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“Every good thing comes to some kind of end,
and then the really good things
come to a beginning again.”
.
Cory Doctorow

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“Time has a way of eternally looping us
in the same configurations.
Like fruit flies, we are unable to register the patterns.
Just because we are the crest of the wave
does not mean the ocean does not exist.
What has been before will be again.”
.
Tanya Tagaq

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“It’s all a series of serendipities
with no beginnings and no ends.
Such infinitesimal possibilities
Through which love transcends.”
.
Ana Claudia Antunes

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“What was scattered
gathers.
What was gathered
blows away.”
.
Heraclitus

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“I think that to one in sympathy with nature,
each season, in turn,
seems the loveliest.”
.
Mark Twain

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Photos by Woodland Gnome 2019

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“People can’t live with change
if there’s not a changeless core
inside them.”
.
Stephen R. Covey

 

Six On Saturday: Time for a Change

Geraniums bloom in the midst of scented Pelargoniums and other herbs, Euphorbia ‘Diamond Frost’ and ivy.

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Color touches and excites us.  Of all the reasons for cultivating a garden, enjoying beautiful color throughout the year inspires me more than most.

Color ebbs and flows in waves through the seasons, with beautiful oranges, reds and golds reaching an autumn crescendo some time in October, most years, with colors steadily fading to browns and greys in November .

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Camellia ‘Yuletide’ bloomed this week, a bit earlier than usual.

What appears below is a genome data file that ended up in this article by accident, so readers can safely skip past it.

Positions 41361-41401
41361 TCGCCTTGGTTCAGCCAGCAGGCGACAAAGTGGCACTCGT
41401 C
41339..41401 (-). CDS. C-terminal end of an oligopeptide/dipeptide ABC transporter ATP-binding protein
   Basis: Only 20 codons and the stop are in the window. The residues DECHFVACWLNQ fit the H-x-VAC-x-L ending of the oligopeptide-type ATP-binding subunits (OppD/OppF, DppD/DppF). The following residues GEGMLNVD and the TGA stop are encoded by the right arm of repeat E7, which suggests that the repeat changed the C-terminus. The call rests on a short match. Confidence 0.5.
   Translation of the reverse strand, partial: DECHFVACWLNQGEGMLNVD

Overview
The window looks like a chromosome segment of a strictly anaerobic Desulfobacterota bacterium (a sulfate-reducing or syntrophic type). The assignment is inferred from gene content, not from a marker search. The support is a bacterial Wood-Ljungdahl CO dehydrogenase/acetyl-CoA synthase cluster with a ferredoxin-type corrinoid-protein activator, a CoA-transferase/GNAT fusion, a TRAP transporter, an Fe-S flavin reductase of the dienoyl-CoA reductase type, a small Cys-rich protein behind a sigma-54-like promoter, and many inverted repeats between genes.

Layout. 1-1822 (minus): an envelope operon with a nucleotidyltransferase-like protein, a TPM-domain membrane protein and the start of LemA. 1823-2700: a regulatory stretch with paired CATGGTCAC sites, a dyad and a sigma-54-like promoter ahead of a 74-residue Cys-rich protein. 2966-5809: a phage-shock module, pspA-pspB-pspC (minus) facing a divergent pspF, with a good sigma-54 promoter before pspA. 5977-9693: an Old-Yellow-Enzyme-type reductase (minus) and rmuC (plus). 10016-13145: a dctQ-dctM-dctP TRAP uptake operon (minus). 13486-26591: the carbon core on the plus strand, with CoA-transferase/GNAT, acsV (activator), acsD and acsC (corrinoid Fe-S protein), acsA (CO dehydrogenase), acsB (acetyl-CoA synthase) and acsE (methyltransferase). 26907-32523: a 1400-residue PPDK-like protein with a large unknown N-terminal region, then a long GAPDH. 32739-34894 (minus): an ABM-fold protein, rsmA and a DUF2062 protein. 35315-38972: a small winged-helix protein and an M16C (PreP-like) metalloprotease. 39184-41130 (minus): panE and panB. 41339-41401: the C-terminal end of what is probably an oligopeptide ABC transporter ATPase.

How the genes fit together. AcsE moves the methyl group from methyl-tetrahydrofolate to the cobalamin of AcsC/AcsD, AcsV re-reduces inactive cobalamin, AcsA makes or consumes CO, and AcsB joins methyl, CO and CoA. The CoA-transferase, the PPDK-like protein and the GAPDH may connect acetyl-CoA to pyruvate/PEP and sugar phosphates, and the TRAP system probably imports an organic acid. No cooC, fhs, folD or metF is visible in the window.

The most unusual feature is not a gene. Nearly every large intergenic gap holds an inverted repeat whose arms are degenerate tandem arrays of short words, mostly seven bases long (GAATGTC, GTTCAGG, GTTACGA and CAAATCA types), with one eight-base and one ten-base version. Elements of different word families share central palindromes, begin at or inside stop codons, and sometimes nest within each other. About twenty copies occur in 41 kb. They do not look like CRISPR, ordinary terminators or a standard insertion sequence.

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Cooler weather brings us renewed, intense color in late season flowers and bright autumn leaves.   Autumn’s flowers celebrate  gentler, wetter weather with a vibrancy they’ve not shown since spring.

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Oakleaf hydrangea holds its colorful leaves deep into winter.  Behind it, the Camellias bloom and flower buds have formed on the Edgeworthia.

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We noticed the first changing leaves in late August.  Maples and sycamores began to turn in late summer, followed in September by the first hits of red on the dogwoods.  Holly berries began to fade from green to orange in early October, and still aren’t fully red.

Our long, warm autumn has held off the usual brilliant autumn foliage of hardwood trees deep into the season, and many trees have dropped their leaves already, lost to wind and drought.  Those that have hung onto their branches long enough to shine, brilliant for a while before falling, are enjoyed all the more this year.

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Purple beautyberries shine against the shrub’s changing leaves.  This isn’t the native, and I don’t recall this particular shrub’s provenance.  But I like its smaller leaves.   ‘African Blue’ and ‘Thai’ basil still bloom prolifically and will continue through the first heavy frost.

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Goldenrod fills our upper garden beds.   A Virginia native, its golden yellow flowers feed the late pollinators and offer a last wash of soft color among stands of brown seedheads and withering perennials.  Our garden remains alive with every sort of little bee, a few Sulphur butterflies and a late Monarch or two.